- Living in Water Mill this summer, Dr. Michael Apa
, DDS is extra-aware of the sun and fun and that it is "prime-time" for outdoor activities for kids and grown-ups. As we swarm the tennis courts, playgrounds, pools, waterways and sporting fields, we need to be vigilant of the hidden dangers of certain summertime activities as well as the foods and drinks of summer, and how they can affect teeth and our summer smiles!
Dr. Apa concentrates on aesthetic and restorative dentistry, and offers some tips on how to keep smiling through the summer months.
• Drink loads and loads of water! Dehydration and dry mouth can cause serious tooth decay.
• Mouth guards are not just for kids! Adults should be fitted for them too - they serve as inexpensive sports protection. Try Gubbins.
• Chlorine in chemically treated pools can erode and weaken teeth, so don't linger in the pool.
• Diver's Mouth Syndrome when scuba diving or snorkeling can cause jaw joint pain, gum tissue problems or tooth pain. Take extra precaution if a tooth has been recently extracted or if you have a big cavity, a broken filling, etc. as the changing pressure can become extremely painful.
• Swim in our Ocean! Whether it's Westhampton Beach or Georgica
, hit the ocean! The ocean's salt water decreases bacteria in the mouth providing a healthy oral environment!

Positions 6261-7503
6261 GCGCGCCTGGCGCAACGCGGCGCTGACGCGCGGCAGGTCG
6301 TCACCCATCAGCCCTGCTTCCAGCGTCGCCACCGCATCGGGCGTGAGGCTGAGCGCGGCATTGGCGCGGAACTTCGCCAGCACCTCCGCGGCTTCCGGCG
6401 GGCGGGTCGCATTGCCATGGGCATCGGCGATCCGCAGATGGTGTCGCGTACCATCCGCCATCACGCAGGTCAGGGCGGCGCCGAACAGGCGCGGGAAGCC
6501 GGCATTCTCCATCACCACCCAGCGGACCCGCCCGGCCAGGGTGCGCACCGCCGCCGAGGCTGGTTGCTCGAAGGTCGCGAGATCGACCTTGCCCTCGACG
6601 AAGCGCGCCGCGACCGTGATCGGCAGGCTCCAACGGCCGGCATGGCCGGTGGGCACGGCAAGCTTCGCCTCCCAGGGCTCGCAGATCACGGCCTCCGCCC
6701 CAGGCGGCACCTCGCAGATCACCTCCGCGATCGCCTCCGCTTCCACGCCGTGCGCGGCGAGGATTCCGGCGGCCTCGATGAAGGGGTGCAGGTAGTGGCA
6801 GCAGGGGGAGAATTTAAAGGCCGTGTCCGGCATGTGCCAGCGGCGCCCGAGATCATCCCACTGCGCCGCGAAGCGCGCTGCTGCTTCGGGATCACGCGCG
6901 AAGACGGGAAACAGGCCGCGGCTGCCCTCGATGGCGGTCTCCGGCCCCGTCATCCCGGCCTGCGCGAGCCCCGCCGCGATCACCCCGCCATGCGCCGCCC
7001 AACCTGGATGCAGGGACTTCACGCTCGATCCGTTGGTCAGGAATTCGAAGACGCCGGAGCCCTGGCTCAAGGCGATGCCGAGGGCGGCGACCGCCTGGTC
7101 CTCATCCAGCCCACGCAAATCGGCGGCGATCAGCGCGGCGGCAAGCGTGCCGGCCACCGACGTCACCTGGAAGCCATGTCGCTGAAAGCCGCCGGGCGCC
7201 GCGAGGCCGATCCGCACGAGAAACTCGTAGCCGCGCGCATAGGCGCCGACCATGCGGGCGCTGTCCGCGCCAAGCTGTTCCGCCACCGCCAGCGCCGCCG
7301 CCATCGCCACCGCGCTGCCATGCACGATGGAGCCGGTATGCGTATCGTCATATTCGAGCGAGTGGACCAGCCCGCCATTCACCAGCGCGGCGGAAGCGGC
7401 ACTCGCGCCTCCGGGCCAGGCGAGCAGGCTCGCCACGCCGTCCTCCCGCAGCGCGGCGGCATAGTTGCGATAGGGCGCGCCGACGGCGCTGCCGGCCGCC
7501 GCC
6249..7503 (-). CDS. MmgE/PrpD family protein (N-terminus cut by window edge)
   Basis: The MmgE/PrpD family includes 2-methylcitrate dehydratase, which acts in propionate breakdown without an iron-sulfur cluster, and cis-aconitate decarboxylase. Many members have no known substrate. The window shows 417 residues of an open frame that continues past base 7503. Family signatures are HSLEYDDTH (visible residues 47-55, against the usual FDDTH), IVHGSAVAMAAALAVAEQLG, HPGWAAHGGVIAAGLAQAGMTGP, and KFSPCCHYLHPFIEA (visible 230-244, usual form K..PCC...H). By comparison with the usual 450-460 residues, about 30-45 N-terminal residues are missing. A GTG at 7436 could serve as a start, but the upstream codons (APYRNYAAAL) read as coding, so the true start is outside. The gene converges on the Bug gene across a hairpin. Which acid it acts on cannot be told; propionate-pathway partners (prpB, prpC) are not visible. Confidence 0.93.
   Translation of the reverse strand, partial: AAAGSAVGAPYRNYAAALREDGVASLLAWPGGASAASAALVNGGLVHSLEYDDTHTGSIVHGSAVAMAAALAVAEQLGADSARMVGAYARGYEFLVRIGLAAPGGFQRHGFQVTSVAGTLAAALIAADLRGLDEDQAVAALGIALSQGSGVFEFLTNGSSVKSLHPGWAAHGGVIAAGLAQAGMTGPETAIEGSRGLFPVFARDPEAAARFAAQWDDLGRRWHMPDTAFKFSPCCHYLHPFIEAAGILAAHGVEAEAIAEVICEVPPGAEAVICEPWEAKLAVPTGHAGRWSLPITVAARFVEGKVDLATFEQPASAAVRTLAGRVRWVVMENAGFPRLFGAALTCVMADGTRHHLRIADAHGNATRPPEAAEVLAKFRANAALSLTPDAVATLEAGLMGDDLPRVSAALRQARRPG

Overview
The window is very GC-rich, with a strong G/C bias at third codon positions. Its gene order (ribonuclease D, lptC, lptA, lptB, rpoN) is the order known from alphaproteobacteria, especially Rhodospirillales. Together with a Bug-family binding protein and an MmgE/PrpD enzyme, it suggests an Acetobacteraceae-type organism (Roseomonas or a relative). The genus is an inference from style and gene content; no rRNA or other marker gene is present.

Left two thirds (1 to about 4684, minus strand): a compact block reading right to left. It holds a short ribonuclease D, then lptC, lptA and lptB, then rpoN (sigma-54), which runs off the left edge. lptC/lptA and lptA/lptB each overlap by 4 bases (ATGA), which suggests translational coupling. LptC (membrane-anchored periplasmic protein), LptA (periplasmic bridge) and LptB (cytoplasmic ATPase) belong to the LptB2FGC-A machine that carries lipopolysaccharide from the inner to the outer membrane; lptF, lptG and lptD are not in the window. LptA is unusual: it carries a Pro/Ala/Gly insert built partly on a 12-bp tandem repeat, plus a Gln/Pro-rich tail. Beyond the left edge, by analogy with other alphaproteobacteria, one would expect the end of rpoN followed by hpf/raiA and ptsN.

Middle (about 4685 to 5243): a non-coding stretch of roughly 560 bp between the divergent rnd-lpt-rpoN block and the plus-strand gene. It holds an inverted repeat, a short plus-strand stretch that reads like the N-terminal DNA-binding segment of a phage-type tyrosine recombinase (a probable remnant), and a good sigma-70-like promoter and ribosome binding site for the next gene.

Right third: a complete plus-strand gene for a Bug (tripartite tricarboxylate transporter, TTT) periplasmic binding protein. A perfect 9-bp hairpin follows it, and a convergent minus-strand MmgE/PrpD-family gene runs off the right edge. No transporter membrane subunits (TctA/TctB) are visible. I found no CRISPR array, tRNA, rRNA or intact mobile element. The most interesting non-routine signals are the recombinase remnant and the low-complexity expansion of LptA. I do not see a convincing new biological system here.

• Citrus fruits can cause erosion and their harmful acids can weaken the tooth's enamel. Be sure to rinse your mouth with water after you eat.
• Did you know that watermelon helps clean teeth and gums due to high water content? Grab one at the Amagansett Market.
• Strawberries are considered natural remedies for teeth whitening. Rub them or the inside of an orange peel on your teeth daily to remove all stains.
• Next time you buy a half-gallon of apple cider from one of the Hamptons' many Farm Stands, use some of it mixed with vinegar and brush your teeth vigorously for two minutes for a cleaner smile!
• Careful when you chew those saltwater taffy pops and licorice at Dylan's in East Hampton. Pulling or yanking on hard candy
like that can break teeth and loosen cavity fillings.
"I have noticed that the number of dental emergencies from outdoor play and good-weather activities have risen exponentially starting in June," Dr. Apa explains. "In July and August, accidents that cause tooth injuries occur mostly from falling off playground swings, diving into shallow pools, miniature golf, baseball, skateboarding, in-line skating and bicycling. There's also the way we take care of our teeth in summer that is of particular interest to many," Apa adds. "Certain foods, drinks and exposure to the elements all can influence tooth discoloration."
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